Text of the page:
Josh Hawley looked like a pariah immediately after Jan. 6. What a difference a year makes

Daniel Desrochers
McClatchy Washington Bureau

Washington – There was a brief moment after the riot at the U.S. Capitol on Jan. 6, one year ago, when the Republican political establishment was outraged.

Many directed their anger toward Missouri Sen. Josh Hawley, the first senator to say he would object to certifying a state’s 2020 ballots. He was perceived by some to have encouraged the protesters and the false narrative that there was widespread voter fraud in the 2020 elections.

Within a week, Hallmark asked for campaign contributions back from Hawley and Kansas Sen. Roger Marshall, who also objected. Neither gave the money back.

Sen. Josh Hawley, R-Mo., speaks at a Senate Homeland Security and Governmental Affairs & Senate Rules and Administration joint hearing on Capitol Hill, Washington, Tuesday, Feb. 23, 2021, to examine the January 6th attack on the Capitol.

Big corporate contributors like Cerner, American Express, Marriott and AT&T pledged to either stop or pause donations they made to candidates who voted against certifying President Joe Biden’s election after pro-Trump supporters broke into the Capitol and halted the proceedings for several hours.

Hawley was treated like a pariah. Democrats filed an ethics complaint against him. There were calls for his resignation and censure. A year later, nothing has come from the ethics complaint and Hawley has neither resigned nor been censured.

And – through the end of the year – he nearly quadrupled the amount he raised in 2019 and 2020 combined.

“There is a different feeling and belief about Josh and certain public policy issues out in the rest of America and the D.C. press bubble got it entirely wrong,” said Kyle Plotkin, a Hawley political adviser and his former chief of staff.

In just the first quarter of 2021, between January and March, Hawley collected around $3 million, already more than he had raised in 2019 and 2020.

Since Jan. 6, 2021, he brought in more than $8.35 million and has 85,000 new donors, according to Plotkin.

Hawley’s campaign has not yet filed a report that covers October through December. Hawley has denounced the violence on Jan. 6 and has said President Joe Biden is the “duly elected President.”

The political impact of a decision can be difficult to measure outside of an election. Still, Hawley has been invited to speak at conservative functions, was able to get amendments passed through Congress, has found Democratic co-sponsors for his bills and is still considered a potential presidential candidate in 2024.

And the most concrete numbers – fundraising totals – indicate little political backlash among Republican voters, many still loyal to Trump, to Hawley’s decision to object to certification.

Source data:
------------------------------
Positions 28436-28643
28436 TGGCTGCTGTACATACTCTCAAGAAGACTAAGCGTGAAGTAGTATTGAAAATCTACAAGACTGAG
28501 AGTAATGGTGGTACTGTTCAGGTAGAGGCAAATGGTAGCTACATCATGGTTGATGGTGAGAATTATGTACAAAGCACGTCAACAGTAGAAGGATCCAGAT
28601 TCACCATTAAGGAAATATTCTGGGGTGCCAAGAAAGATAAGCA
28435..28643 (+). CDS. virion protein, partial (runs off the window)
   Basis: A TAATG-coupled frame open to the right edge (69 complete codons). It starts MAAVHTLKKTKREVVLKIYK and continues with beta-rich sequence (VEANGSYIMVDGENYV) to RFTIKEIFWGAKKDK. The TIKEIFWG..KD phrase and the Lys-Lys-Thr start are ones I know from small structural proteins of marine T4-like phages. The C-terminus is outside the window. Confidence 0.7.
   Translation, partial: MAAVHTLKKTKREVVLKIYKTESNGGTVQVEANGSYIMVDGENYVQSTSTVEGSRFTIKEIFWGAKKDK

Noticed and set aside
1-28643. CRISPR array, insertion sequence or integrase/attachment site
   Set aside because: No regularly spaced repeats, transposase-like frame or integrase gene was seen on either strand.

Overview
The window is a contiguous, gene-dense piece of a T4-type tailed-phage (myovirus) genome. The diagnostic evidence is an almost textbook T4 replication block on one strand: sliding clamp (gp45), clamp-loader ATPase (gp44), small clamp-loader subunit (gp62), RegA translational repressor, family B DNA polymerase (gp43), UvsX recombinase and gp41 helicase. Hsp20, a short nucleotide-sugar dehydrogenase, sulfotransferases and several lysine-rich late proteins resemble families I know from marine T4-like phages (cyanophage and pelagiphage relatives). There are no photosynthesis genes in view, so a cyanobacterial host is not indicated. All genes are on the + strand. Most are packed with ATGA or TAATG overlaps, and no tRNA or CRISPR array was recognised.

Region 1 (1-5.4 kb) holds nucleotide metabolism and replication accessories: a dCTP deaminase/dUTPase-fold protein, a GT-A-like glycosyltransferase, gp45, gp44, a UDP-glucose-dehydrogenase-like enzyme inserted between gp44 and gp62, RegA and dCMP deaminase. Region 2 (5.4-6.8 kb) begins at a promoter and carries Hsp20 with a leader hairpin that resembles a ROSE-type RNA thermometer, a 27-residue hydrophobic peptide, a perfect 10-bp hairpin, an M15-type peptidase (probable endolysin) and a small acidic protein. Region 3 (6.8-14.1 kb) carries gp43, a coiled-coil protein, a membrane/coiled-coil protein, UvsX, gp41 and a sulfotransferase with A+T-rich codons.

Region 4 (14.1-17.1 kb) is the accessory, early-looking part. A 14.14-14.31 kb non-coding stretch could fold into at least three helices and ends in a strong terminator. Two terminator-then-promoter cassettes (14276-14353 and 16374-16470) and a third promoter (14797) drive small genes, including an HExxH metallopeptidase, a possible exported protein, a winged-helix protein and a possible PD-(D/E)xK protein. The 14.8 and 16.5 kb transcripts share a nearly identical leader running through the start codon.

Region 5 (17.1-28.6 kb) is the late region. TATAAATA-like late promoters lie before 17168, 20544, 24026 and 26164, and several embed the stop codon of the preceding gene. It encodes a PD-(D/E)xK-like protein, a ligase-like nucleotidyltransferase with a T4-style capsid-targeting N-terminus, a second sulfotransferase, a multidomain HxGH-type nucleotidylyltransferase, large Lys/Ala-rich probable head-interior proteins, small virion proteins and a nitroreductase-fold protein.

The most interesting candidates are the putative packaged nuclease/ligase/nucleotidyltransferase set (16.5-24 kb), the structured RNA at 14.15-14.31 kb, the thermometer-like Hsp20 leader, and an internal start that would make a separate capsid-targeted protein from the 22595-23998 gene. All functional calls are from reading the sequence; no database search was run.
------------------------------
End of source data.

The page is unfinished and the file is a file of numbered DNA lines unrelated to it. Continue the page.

In April, his campaign even swore off collecting corporate PAC money as major businesses like Coca-Cola and Major League Baseball criticized an elections bill passed by Georgia Legislature that changed the state’s absentee voting rules. Texas Sen. Ted Cruz, who led the objection against the certification of Arizona’s ballots, also gave up corporate money that month.

In the months prior, Hawley’s only PAC donations came from the Senate Conservatives Fund, the Missouri Soybeans Association and POET LLC, an alternative energy company based in South Dakota. His one donation from a PAC since then was $5,000 from Community Bancshares of Mississippi in May.

Instead, most of the money appeared to come in small donations. Nearly 60% of the $4.2 million Hawley raised in 2021 was in contributions smaller than $200, where the campaign doesn’t have to report the donor’s name.

“There was definitely a movement of let’s get rid of this guy, silence him, put a scarlet letter on him, etc., and that didn’t work,” said James Harris, a Republican political consultant in Missouri. “But as a result of that, I think a lot of conservatives have gravitated toward him.”

Prior to 2020, politicians had already begun to move away from large corporate donations and toward smaller contributions from the grassroots bases of their respective parties. Democrats have used online platforms like ActBlue as a way to bring in billions from voters. Republicans came out with their own version in 2019 called WinRed.

But while Hawley has brought in significant money largely without the help of PACs, some still donated to Marshall, whose votes against certifying the elections in Arizona and Pennsylvania were among his first as a U.S. senator.

Tyson Foods, Acadia Healthcare, insurance company Lockton Inc. and tobacco company Reynolds American were among the businesses that donated to Marshall. In all, his joint fundraising committee collected $49,500 from PACs through June, according to its latest report to the Federal Election Commission. His PAC raised another $18,000.

The money was split between the Kansas Republican Party, donations to other politicians and Marshall’s own campaign accounts.

While, Marshall raised much less than when he was actually running for the Senate in 2020, his Senate campaign still accumulated $158,358.69 through Sept. 30.

“Senator Marshall saw the single largest increase of small dollar individual donors of his career in 2021,” said Brent Robertson, Marshall’s chief of staff. “Overall, fundraising for Team Marshall exceeded our expectations, especially since Senator Marshall is in his first year, which is typically a very relaxed and minimal fundraising year for senators.”

On Tuesday night, Hawley appeared on Fox News with host Tucker Carlson, saying Democrats were just trying to make people afraid. In an op-ed Fox News published Wednesday, he said the response to the storming of the Capitol on Jan. 6 has been overblown.

“The most surprising outcome – and the day’s true legacy – was the Left’s attempt to use the Capitol unrest to foster a permanent climate of fear and repression,” Hawley wrote.